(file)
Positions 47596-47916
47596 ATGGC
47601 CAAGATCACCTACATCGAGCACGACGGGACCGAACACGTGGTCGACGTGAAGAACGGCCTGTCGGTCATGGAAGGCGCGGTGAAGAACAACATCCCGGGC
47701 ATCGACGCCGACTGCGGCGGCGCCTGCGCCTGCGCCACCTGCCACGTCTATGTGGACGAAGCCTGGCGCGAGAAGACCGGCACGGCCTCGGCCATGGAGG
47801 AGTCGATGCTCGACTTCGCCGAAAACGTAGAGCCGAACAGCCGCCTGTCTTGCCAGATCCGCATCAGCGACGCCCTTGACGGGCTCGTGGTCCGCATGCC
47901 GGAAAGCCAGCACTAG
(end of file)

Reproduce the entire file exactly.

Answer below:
Positions 47596-47916
47596 ATGGC
47601 CAAGATCACCTACATCGAGCACGACGGGACCGAACACGTGGTCGACGTGAAGAACGGCCTGTCGGTCATGGAAGGCGCGGTGAAGAACAACATCCCGGGC
47701 ATCGACGCCGACTGCGGCGGCGCCTGCGCCTGCGCCACCTGCCACGTCTATGTGGACGAAGCCTGGCGCGAGAAGACCGGCACGGCCTCGGCCATGGAGG
47801 AGTCGATGCTCGACTTCGCCGAAAACGTAGAGCCGAACAGCCGCCTGTCTTGCCAGATCCGCATCAGCGACGCCCTTGACGGGCTCGTGGTCCGCATGCC
47901 GGAAAGCCAGCACTAG